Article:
Dawn of the Dead, 1978
Directed by George A. Romero
Starring Ken Foree, David Emege, Scott Reigner and Gaylen Ross
TV news chopper pilot Stephen, his girlfriend Francine and SWAT team members Peter and Roger, attempt to find a place to hole up in the midst of a zombie apocalypse spiralling ever more out of control. Seeking refuge inside a shopping mall, the quartet find themselves unable to avoid the temptations that the mall’s many stores throw at them as they decide to make the building their new home, creating themselves a safe haven, or quite possibly a prison.
Have you ever found yourselves experiencing a sense of déjà vu when watching news footage of Black Friday events?
You know Black Friday? That day after Thanksgiving where Americans go absolutely mental over one day only bargain deals on televisions, toasters and all manner of stuff, grabbing and clawing like a mob of psychos, or more appropriately zombies.
Not a particular original observation I know, but it does provide a helpful link to the subject of today’s review, George A. Romero’s 1978 classic Dawn of the Dead – not just a enjoyable zombie film, but also a very well presented piece of social satire.
The principal quartet is all well cast, with the actors doing serviceable jobs in their respective roles. But without a doubt in my mind, the best of the four is Ken Foree as Peter, a man of such badassery he could kill zombies in his sleep -a role performed to perfection by the effortlessly cool Foree.
The most memorable and often overlooked character comes courtesy of Richard Frances’s Dr Rausch, an eye patch wearing TV pundit, who attempts to wax philosophy about the thinking behind the flesh hungry ways of the zombie, all the while screaming “DUMMIES” at anyone who disagrees with him.
The film’s special effects brought to us by the maestro that is Tom Savini are gruesomely spectacular. What begins with a shocking a bloody heat shot in a SWAT raid gone wrong, eventually leads up to a veritable orgy of guts and blood when the zombies find themselves snacking on a group of bikers who thought it a good idea to release them back into the shopping mall in the film’s gory climax.
As with the previous instalment in the series, Night of the Living Dead (1968), Romero imbues the undead horror with an element of social commentary; in the case of Dawn the commentary and satire is much more prominent and focused, with the target of criticism being the excesses of consumerism and capitalism, as emphasised by the primary location of a shopping mall.
The zombies are drawn to the shopping mall, not because of the possibility of human survivors to feast upon; they populate the mall long before our heroes arrive on the scene. Instead, the film suggests that the zombies are massing to the mall due to a kind of vague memory bubbling away in their undead brains. They remember the shopping mall because they frequently visited it before died, or as Stephen says the mall “was an important place in their lives”.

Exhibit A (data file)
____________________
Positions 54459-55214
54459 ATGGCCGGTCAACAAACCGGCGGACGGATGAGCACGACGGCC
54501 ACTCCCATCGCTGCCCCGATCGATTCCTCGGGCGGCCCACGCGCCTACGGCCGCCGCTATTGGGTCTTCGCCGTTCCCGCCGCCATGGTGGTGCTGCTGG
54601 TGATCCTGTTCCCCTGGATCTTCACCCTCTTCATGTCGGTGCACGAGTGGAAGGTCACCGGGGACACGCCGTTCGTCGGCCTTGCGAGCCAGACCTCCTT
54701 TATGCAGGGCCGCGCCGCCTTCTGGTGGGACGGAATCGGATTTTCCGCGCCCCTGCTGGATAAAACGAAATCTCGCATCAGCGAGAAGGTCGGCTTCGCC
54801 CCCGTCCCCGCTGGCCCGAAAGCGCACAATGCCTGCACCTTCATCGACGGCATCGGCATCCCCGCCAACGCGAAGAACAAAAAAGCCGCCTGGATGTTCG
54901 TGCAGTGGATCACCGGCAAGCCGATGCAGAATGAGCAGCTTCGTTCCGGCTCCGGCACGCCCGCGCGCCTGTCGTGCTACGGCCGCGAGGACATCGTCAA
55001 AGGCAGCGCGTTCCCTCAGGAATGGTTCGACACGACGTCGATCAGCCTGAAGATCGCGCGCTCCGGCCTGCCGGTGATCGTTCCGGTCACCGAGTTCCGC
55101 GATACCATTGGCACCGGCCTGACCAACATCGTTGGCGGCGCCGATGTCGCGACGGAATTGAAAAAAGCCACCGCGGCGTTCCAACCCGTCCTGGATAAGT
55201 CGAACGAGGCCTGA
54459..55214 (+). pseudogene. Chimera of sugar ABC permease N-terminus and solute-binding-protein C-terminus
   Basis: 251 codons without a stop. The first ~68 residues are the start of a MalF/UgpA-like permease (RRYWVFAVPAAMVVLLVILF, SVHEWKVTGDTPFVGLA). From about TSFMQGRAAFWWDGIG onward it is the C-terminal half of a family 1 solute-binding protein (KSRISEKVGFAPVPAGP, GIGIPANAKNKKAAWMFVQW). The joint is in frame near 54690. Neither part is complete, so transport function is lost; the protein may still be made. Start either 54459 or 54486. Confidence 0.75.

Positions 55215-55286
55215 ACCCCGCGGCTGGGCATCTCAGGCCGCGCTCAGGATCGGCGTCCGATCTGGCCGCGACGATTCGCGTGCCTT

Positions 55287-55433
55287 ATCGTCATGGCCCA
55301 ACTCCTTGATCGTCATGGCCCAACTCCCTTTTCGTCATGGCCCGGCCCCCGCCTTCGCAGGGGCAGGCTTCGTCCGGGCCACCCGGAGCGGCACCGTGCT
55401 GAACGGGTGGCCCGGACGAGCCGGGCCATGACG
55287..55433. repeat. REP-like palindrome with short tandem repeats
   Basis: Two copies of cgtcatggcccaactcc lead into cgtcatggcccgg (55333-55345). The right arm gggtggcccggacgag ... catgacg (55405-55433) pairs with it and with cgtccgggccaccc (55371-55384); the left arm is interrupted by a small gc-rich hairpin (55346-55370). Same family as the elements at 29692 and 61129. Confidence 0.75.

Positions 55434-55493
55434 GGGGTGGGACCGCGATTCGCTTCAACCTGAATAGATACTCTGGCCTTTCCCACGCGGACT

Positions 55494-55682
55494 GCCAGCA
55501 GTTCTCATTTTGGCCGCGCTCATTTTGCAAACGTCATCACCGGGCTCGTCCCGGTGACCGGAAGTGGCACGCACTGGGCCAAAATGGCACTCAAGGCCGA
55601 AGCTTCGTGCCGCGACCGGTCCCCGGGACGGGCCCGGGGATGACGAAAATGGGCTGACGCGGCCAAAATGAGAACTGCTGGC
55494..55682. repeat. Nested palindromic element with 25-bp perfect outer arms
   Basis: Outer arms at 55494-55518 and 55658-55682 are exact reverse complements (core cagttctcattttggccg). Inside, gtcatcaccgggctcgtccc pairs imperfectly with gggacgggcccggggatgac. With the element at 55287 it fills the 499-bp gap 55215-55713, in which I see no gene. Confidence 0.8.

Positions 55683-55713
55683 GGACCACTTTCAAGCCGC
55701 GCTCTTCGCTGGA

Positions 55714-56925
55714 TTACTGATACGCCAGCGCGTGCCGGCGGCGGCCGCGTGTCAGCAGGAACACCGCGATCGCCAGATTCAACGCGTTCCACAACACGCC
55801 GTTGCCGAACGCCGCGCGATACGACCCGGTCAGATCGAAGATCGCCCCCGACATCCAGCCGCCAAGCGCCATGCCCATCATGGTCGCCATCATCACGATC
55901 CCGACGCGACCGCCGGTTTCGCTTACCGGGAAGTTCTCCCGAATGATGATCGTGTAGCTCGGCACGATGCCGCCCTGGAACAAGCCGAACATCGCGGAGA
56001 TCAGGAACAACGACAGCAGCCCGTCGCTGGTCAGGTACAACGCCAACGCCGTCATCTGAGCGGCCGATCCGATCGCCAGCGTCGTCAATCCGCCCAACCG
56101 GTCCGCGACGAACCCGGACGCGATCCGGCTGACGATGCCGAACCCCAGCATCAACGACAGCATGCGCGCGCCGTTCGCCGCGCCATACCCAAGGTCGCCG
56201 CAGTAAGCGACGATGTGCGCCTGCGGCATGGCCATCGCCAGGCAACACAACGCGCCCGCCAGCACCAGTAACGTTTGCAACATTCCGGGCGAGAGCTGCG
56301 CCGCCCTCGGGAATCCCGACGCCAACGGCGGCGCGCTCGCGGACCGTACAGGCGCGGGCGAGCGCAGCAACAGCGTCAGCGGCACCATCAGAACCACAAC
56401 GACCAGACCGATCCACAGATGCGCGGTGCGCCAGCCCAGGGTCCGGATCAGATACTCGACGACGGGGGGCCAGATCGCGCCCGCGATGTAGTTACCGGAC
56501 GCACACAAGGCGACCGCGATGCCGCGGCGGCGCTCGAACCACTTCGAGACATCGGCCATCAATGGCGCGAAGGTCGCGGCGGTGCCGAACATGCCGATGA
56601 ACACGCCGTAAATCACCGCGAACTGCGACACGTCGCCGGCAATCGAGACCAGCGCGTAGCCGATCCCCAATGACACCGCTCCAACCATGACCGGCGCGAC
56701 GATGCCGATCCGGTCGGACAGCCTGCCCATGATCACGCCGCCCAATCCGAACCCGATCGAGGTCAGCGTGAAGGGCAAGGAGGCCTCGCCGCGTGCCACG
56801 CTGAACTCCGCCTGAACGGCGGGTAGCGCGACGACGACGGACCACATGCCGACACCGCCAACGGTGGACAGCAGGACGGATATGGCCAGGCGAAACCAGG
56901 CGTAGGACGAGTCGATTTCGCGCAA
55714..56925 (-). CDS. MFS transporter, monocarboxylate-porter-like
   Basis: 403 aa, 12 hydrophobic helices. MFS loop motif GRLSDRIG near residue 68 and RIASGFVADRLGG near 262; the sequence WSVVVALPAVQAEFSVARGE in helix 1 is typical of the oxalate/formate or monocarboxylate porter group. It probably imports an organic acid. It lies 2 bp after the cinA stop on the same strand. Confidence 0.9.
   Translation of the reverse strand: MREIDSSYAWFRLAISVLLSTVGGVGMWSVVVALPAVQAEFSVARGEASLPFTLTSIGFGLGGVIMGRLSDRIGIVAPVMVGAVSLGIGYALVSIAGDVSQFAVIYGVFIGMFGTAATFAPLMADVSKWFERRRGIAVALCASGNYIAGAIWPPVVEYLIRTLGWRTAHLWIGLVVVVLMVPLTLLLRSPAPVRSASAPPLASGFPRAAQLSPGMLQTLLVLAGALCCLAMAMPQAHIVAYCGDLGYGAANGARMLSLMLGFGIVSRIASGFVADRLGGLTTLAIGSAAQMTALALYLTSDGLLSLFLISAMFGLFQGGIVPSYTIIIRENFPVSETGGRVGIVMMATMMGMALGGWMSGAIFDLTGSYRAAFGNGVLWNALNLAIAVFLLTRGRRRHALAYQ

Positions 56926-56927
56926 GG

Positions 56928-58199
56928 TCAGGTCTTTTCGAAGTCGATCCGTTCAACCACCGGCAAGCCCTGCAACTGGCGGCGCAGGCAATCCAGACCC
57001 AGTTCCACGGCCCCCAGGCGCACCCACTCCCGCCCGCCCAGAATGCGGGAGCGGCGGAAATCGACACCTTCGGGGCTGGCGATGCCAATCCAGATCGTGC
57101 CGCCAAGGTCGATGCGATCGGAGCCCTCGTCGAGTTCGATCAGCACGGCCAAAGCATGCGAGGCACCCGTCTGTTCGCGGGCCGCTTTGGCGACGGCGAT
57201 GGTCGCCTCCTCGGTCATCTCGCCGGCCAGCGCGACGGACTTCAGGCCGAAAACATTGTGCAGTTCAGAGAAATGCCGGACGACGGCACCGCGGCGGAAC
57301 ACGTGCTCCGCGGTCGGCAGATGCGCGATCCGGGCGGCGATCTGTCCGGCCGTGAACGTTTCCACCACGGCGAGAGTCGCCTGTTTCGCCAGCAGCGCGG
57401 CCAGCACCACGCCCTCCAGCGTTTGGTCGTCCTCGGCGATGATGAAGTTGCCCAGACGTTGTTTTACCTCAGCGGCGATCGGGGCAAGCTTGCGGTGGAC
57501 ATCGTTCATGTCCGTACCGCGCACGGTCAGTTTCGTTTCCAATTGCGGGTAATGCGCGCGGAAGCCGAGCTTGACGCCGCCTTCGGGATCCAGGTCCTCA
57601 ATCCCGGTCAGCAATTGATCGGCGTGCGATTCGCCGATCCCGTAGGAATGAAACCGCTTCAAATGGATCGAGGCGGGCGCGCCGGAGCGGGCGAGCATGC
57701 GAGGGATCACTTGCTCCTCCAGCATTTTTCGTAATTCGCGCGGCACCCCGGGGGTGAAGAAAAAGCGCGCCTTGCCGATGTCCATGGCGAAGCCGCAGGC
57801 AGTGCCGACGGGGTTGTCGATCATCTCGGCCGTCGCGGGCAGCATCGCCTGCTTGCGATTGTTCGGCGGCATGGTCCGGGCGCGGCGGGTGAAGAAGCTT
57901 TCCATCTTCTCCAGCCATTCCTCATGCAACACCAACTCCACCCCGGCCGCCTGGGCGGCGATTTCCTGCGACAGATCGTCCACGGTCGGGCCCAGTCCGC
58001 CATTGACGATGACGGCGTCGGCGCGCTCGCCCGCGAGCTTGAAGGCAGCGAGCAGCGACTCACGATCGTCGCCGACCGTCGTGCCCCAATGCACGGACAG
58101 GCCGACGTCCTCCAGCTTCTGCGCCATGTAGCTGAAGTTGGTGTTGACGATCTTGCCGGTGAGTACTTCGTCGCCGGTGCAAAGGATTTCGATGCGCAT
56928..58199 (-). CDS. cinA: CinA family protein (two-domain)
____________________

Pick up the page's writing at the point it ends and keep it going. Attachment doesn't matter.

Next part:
Obviously, this satirical view that all people in shopping centres are like zombies has only become more timely as we see Black Friday every year, as mentioned in the opening. Seriously, just watch the final massacre at the end of this film as the zombies feast upon some bikers, and then look at shoppers clawing each other over a television on Black Friday, it’s near identical. Albeit the zombies have at least a sense of decorum not to violently punch each other.
Those who perhaps found Night of the Living Dead a tad boring and light on action will enjoy Dawn a great deal more. Coupling a much faster pace with a greater amount of action, we have various enjoyable set pieces, ranging from a high speed drive through the mall, ducking and weaving through hordes of zombies, or a bullet strewn gun battle for the mall itself with the undead caught in the middle.
The film is complimented by a memorable score from Italian rock group Goblin, co-composing the music with Italian director Dario Argento (who co-produced the film). The music adds an extra layer of atmosphere to numerous scenes, such as a tense fuel stop where things are perhaps a bit too quiet, or adding a very funky sounds to the action sequences. Those with more perceptive and careful ears may have some fun recognising more than a few tracks that would be eventually feature in Simon Pegg and Edgar Wright’s love letter to the zombie flick Shaun of the Dead (2004).
With a fine leading cast and an absolute badass holding it together, and a fast pace loaded with action and impressive special effects, Dawn of the Dead is one of the finest horror films around. It masterfully uses the zombie once more as a means of holding a mirror to society, condemning it for its various excesses and flaws, albiet in an inventive, fun and gore splattered fashion.
Flickering Myth Rating – Film: ★ ★ ★ ★ / Movie: ★ ★ ★ ★ ★